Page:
Cellular mechanisms: Induction of heart allograft survival in rats by 15-deoxyspergualin
Survival of ACI rat heart grafts in Lewis rat (LEW) recipients treated with a short course of 15-deoxyspergualin (DSG), in a dose of 5 mg/kg daily beginning from day 4 of grafting, was markedly prolonged, with a mean survival time of 29.8 ± 3.0 days. On day 20 after grafting, the cellular mechanism of inducing allograft survival after DSG treatment was analyzed by testing the activation of spleen cells in several assay systems. The results indicate that spleen cells from DSG-treated rats with surviving heart allografts show almost no proliferative response against donor strain stimulator cells in the mixed lymphocyte reaction (MLR) as compared with controls. Their cytotoxic activity was lower than that of spleen cells from rats with heart allograft rejection towards donor strain target cells. Adding various concentrations of spleen cells from DSG-treated LEW rats with surviving ACI heart allografts to the MLR when the responder cells frosm normal LEW rats were exposed to irradiated ACI or Wistar (third party) stimulator cells revealed a strong suppression, in a cell-dose-dependent manner. Moreover, the transfer of 2.0 x 108 spleen cells from DSG-treated LEW rats with surviving ACI heart allografts to an irradiated grafted host did not prolong the survival either of the ACI heart grafts or of the third party Wistar heart grafts. These results suggest that the proliferative response and cytotoxic activity are lowered and suppressor cells are induced by treatment with DSG, in rats with surviving allografts.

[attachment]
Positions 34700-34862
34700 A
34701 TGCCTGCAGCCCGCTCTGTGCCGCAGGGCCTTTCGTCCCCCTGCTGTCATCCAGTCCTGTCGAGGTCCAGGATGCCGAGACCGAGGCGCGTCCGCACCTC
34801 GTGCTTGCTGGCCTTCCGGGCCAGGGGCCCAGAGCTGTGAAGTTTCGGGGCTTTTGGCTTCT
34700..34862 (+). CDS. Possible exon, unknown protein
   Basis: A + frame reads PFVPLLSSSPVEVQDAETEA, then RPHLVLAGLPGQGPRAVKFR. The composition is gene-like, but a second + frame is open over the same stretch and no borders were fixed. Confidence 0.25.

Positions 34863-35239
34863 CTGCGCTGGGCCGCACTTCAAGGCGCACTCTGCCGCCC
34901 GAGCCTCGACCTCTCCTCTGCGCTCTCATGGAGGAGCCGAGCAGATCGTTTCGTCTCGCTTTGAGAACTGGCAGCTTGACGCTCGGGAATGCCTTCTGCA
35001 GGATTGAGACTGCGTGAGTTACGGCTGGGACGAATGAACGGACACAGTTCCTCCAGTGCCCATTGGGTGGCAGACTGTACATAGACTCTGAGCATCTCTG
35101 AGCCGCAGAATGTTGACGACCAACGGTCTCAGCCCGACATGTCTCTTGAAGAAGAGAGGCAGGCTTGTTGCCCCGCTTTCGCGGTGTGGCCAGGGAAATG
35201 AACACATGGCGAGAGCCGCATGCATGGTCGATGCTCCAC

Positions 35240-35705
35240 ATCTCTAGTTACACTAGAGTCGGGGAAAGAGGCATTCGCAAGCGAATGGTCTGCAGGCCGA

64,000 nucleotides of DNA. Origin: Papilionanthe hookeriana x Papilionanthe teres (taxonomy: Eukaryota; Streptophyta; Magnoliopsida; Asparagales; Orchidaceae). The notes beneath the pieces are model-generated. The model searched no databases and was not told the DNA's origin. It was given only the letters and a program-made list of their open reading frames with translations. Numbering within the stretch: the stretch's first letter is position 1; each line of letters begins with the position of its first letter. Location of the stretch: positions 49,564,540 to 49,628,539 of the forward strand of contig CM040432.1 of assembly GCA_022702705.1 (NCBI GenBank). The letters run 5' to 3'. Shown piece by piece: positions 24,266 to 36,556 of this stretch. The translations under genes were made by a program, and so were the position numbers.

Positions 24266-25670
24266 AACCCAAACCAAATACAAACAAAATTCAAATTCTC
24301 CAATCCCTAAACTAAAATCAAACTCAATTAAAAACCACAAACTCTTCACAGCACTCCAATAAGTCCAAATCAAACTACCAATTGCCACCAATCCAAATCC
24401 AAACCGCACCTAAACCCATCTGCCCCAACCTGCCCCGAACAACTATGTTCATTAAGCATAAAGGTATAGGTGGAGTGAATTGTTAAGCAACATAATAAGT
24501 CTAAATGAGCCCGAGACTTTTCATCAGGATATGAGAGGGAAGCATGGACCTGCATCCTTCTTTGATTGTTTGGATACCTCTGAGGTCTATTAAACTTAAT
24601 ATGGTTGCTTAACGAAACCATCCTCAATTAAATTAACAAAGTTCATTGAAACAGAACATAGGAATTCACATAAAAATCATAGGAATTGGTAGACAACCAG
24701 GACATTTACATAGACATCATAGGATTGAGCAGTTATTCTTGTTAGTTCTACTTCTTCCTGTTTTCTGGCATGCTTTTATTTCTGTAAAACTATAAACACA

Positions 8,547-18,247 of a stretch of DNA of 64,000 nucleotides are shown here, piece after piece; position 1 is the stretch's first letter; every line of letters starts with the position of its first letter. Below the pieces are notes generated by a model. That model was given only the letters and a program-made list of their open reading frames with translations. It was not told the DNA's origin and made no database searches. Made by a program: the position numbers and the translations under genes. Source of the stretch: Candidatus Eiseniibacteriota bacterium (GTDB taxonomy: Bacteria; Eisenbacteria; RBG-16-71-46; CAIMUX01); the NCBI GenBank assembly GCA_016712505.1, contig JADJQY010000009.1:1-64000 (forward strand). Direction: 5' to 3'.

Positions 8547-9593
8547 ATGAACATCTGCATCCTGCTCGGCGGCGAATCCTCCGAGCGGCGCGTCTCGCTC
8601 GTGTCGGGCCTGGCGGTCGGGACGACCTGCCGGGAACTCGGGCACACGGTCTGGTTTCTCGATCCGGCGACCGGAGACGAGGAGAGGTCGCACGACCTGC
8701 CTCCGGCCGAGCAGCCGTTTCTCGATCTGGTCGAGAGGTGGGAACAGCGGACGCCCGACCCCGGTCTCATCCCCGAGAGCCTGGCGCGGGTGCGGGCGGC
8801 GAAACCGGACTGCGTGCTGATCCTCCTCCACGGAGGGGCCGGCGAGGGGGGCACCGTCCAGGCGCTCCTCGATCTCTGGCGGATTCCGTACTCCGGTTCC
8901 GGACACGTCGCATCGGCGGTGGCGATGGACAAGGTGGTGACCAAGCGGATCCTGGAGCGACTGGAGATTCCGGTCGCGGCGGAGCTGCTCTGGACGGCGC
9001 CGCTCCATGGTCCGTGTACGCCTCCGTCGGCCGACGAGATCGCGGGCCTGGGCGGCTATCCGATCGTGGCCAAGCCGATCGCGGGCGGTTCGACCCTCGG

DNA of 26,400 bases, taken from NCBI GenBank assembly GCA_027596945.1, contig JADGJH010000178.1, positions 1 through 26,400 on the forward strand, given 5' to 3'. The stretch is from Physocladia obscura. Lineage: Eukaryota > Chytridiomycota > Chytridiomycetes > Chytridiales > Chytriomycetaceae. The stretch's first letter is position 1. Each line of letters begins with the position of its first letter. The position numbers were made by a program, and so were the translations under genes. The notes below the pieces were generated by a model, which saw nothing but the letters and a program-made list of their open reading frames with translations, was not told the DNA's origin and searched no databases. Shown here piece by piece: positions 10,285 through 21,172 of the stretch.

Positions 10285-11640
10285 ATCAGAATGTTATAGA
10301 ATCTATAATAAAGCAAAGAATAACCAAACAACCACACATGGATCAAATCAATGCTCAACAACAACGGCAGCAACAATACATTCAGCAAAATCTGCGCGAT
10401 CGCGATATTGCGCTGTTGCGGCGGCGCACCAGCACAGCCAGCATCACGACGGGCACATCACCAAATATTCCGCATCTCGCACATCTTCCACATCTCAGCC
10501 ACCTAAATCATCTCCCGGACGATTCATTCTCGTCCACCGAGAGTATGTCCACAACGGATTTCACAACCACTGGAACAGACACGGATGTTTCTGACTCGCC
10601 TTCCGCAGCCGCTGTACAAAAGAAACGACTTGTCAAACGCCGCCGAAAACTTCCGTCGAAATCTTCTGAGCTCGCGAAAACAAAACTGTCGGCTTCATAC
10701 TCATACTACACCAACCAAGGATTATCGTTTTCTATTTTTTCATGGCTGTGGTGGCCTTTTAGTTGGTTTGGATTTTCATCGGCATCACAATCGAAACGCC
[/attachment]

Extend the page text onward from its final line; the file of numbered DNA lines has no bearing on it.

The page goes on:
Key wordsImmunosuppressive agent Heart allograft survival Rejection Spleen cell
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